In Tirana, Albania’s capital, Hoxha’s own presidential bunker has been transformed into a combined museum and art exhibition space called . Many of the eerie fallout chambers here have been left just as they were in the 1970s, including Hoxha’s personal office with his original furniture, desk, radio, phone, and maps. Wander elsewhere through the bunker’s seemingly endless maze of spooky corridors, and you may just end up picturing Hoxha himself trailing after your footsteps.

Travel Suggestions

Uncover the sinister secrets surrounding Hoxha’s military bunkers on our Balkan Odyssey: Crossroads of Cultures small group tour. Alternatively, a visit to Tirana’s underground Bunk’Art complex is included on our Essential Albania and Essential Albania, Macedonia & Kosovo flexible independent itineraries. Or, create a hand-crafted private tour customized to your interests, pace, and dates.

 

Necropolis of Dargavs (“City of the Dead”), Russia
Necropolis of Dargavs ("City of the Dead"), Dargavs, Russia. Photo: Michel Behar

Clouds build around Dargavs’ “City of the Dead” in the Russian North Caucasus
Photo credit: Michel Behar

This fascinating “City of the Dead” in one of Russia’s most remote regions is more than deserving of a spot on our list — if not for its name, then certainly for its spectacular surroundings.

Set in a far-flung corner of the North Caucasus, the necropolis of Dargavs contains nearly 100 medieval tombs and crypts built of stone with stepped slate roofs, some of which are two to four stories high. Shaped like beehives, the oldest of these tombs date back to the 16th century.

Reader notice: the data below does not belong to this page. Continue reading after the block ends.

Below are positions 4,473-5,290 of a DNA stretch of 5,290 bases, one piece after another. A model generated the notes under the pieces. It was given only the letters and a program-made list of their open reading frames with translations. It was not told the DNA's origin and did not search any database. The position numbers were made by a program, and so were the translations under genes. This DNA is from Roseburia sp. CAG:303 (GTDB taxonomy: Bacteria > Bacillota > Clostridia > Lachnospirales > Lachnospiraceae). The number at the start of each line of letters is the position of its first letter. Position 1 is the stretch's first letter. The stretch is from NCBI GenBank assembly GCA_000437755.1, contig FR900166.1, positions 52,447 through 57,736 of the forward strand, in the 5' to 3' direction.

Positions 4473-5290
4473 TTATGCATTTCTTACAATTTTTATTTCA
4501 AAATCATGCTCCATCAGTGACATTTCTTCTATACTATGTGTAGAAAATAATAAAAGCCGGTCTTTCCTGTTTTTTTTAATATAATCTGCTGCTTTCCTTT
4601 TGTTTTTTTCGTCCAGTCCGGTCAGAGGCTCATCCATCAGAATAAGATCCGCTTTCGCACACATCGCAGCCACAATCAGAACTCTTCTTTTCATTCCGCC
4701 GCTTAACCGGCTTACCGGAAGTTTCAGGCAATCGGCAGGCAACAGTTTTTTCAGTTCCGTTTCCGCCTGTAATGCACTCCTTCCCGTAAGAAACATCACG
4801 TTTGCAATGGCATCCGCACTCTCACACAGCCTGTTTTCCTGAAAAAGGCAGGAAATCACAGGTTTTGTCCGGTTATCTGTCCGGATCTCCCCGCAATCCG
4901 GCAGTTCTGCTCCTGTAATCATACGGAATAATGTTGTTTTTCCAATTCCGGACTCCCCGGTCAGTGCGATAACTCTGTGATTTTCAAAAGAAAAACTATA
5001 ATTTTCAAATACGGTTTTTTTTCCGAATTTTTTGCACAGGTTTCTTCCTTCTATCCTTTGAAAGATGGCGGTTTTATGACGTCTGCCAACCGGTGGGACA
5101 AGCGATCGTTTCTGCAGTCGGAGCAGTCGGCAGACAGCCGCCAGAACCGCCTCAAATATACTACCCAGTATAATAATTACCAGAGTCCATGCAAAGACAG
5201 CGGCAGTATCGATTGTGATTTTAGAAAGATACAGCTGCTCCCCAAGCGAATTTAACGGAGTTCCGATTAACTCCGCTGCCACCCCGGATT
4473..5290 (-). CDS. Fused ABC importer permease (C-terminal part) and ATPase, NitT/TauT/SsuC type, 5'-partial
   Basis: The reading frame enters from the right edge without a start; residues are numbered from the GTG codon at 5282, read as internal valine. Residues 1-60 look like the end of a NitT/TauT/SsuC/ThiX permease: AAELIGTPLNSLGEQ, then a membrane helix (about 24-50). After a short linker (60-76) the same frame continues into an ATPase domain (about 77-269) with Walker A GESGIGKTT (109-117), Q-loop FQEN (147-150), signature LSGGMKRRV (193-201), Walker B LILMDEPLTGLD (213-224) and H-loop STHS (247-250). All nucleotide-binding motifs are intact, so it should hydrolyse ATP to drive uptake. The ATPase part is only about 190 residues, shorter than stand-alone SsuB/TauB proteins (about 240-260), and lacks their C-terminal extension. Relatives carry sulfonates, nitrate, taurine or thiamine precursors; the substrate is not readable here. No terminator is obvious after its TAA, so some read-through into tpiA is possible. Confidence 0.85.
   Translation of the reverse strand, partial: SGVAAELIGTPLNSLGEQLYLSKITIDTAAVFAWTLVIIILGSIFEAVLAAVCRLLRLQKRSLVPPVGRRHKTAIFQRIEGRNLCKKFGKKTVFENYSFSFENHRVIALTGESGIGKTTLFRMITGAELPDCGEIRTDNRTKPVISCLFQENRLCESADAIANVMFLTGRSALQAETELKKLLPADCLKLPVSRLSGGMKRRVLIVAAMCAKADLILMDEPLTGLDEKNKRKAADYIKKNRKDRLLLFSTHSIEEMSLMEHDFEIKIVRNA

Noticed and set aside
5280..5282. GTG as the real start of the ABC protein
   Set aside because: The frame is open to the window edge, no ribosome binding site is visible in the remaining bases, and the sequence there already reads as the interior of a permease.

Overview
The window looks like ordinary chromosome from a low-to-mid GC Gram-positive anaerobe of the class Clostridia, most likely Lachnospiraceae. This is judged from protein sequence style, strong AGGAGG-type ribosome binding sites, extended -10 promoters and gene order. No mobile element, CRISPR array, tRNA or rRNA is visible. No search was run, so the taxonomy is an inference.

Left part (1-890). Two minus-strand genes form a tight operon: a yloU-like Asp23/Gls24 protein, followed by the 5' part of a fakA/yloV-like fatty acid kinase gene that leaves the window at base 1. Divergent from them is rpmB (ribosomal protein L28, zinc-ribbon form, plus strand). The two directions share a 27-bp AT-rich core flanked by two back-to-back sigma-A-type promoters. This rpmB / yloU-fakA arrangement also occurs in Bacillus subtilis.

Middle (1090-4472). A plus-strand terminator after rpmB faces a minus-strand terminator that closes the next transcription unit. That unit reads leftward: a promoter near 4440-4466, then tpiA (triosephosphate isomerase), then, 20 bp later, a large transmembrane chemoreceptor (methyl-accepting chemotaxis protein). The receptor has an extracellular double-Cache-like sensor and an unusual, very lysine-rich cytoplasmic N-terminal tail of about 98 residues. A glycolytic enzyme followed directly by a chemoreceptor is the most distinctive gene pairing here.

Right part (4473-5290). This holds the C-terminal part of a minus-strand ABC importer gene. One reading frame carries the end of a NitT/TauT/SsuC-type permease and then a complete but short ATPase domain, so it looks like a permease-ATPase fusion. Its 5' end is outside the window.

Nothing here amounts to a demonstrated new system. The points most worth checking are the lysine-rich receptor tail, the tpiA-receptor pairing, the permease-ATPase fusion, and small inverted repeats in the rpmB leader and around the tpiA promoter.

Necropolis of Dargavs ("City of the Dead"), Dargavs, Russia. Photo: Michel Behar

Bodies of the village’s dead used to be inserted into these crypts
via the square-shaped openings on the side of the tombs
Photo credit: Michel Behar

Each tomb belongs to just one local family or clan. In the old days, villagers would insert the bodies of their dead through the window-like openings in each crypt, with extended families interred together. Some of the tombs are missing roofs or walls, and brave visitors can see the bones of humans scattered within, along with personal clothes and belongings of the deceased.


It’s said that during the 18th century, a plague swept through the area, forcing local clans to quarantine sick family members in the crypts until they were eventually taken by the illness.

Travel Suggestions

Encounter the mysterious crypts of Dargavs on our Return to the North Caucasus small group tour, or on a hand-crafted private tour, customized to your interests, pace, and dates.

 

Discover Spooky Spots Around the World with MIR
Casa Vlad Dracul Restaurant, Sighisoara, Romania. Photo: Phil Kidd

MIR travelers get into the spooky spirit in Sighisoara, the Romanian town where
the real-life Dracula, Vlad Tepes, was born
Photo credit: Phil Kidd

MIR is celebrating over 30 years of remarkable journeys to destinations at the crossroads of Europe and Asia. Clients rave about our on-the-ground support and stellar Tour Managers, and our full service, dedication, commitment to quality, and destination expertise have twice earned us a place on National Geographic Adventure’s list of Best Adventure Travel Companies on Earth.”

More than 30 years of travel expertise means that the specialists at MIR know how to get there, what to do while you’re there, and how to enhance your trip in each of our destinations.

Wondering which destination or itinerary is right for you? In addition to browsing the pages of our free catalog, you can narrow down your choices online using our Trip Finder and the Destination Map. Or chat with our Private Journeys department to have a trip handcrafted to your interests, pace, and budget.

Contact MIR today at [email protected] or 1-111-111-1111.

(Top photo: A lone resident walks the empty streets of Prague at dusk.)

PUBLISHED: October 26, 2018